Steele's layup lifts UA
TUSCALOOSA -- Ronald Steele had been in the same situation before, but he seldom has had an easier path to the basket.
The Alabama junior raced past an unsuspecting Jamont Gordon for an uncontested layup with 6.7 seconds left to give 18th-ranked Alabama an 80-79 win over Mississippi State on Wednesday night.
Ben Hansbrough made the second of two free-throw attempts to give the Bulldogs (12-10) a one-point lead with 14.2 seconds left and Mississippi State coach Rick Stansbury told his players what to expect in the final seconds.
Ronald Steele wasn't the problem, Stansbury insisted. Richard Hendrix, who had 22 points and 10 rebounds, was.
As Ronald Steele raced past Gordon down the right side of the lane, all of the Bulldogs had their backs to the play, guarding their respective players.
"Coach told us that the ball was going to go to Hendrix inside because they were running things all day in the paint," Bulldog guard Dietric Slater said. "But as usual, Steele took it upon himself to make a big play. We didn't expect that from him because of all his injuries."
Ronald Steele, who has been nursing tendonitis in his right knee and a twisted left ankle all season, showed a burst of speed that caught Gordon -- and everyone else -- by surprise.
"We had our best defender on him," Stansbury said. "Ronald Steele is always the player who steps up and beats you."
The play was open only because Hendrix decided to change Alabama's strategy in the final seconds.
"I was running down the court after I inbounded the ball," Hendrix said, "and I saw (Alabama center) Jermareo (Davidson) was on the left side of the block. Everybody was on the left side of the court. Since Ronald was bringing the ball up the right side of the court, I figured it wouldn't make any sense for me to go over there and get in his way."
Ronald Steele, who had made just two of his previous nine shots in the game, couldn't resist the easy path to the basket.
"I expected to have to force up a tough shot," he said. "The thing that made the play is Richard was playing so well and (Charles Rhodes) was so concerned about not letting him get the ball. I don't even think he saw it he was so concerned about Richard."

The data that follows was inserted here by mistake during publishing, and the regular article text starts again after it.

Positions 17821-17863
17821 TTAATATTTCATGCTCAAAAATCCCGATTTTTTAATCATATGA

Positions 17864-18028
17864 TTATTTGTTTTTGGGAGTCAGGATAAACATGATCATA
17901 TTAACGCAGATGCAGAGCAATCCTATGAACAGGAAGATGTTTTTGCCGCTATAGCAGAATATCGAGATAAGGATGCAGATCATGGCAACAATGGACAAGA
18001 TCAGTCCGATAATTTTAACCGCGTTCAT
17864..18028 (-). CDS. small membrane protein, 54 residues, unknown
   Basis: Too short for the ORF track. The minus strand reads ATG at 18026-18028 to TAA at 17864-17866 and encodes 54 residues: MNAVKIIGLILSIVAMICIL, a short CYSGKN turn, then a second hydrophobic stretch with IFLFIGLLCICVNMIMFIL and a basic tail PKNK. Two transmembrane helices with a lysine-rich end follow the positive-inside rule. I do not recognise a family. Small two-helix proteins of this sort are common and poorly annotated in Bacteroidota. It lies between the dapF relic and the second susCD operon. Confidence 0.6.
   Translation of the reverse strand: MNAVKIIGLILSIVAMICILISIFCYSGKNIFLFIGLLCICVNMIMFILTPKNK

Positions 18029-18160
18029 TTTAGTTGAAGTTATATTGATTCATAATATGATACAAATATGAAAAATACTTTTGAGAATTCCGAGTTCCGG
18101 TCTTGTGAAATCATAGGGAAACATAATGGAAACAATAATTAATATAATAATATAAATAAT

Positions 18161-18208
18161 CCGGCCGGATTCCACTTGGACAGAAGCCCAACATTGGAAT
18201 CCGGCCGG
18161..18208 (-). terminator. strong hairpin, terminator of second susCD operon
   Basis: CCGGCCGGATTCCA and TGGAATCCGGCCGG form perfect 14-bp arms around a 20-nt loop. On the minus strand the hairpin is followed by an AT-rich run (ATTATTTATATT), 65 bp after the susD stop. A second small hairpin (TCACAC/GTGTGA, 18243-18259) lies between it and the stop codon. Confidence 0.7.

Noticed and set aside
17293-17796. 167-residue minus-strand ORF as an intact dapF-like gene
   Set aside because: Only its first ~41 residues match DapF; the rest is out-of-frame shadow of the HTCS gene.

After the basket, Gordon raced downcourt until he got to the 3-point line, but his 27 points and nine rebounds made him a marked player.
"They did a good job of keeping Jamont out of the lane," Stansbury said, "and we had to get off a shot."
Gordon flipped the ball back to Barry Stewart, who threw up a 23-foot shot that was short. Rhodes grabbed the ball out of the air but couldn't shovel the ball into the basket before the final horn sounded.
"I got a piece of it," Hendrix said. "I really didn't block it clean, but I guess I got enough of it to keep it from being a putback."
The win allowed Alabama (5-4) to widen its lead in the Southeastern Conference West Division to a full game over idle Ole Miss (4-5) heading into Saturday's matchup with the Rebels in Oxford.
"Everyone in the SEC West feels like the race is so close," Hendrix said. "You can go anywhere and give it your best shot and a win might take you from sixth to second, so everyone's playing their best basketball. We're going to have to step up our play as well."
Alabama (18-5) struggled defensively for much of the game.
Mykal Riley, who had missed seven of his first eight 3-point attempts, nailed a three with 1:08 remaining to trim a five-point deficit to a basket. After a free throw by Rhodes, Riley hit a 3-pointer from the right corner with 17 seconds left to tie.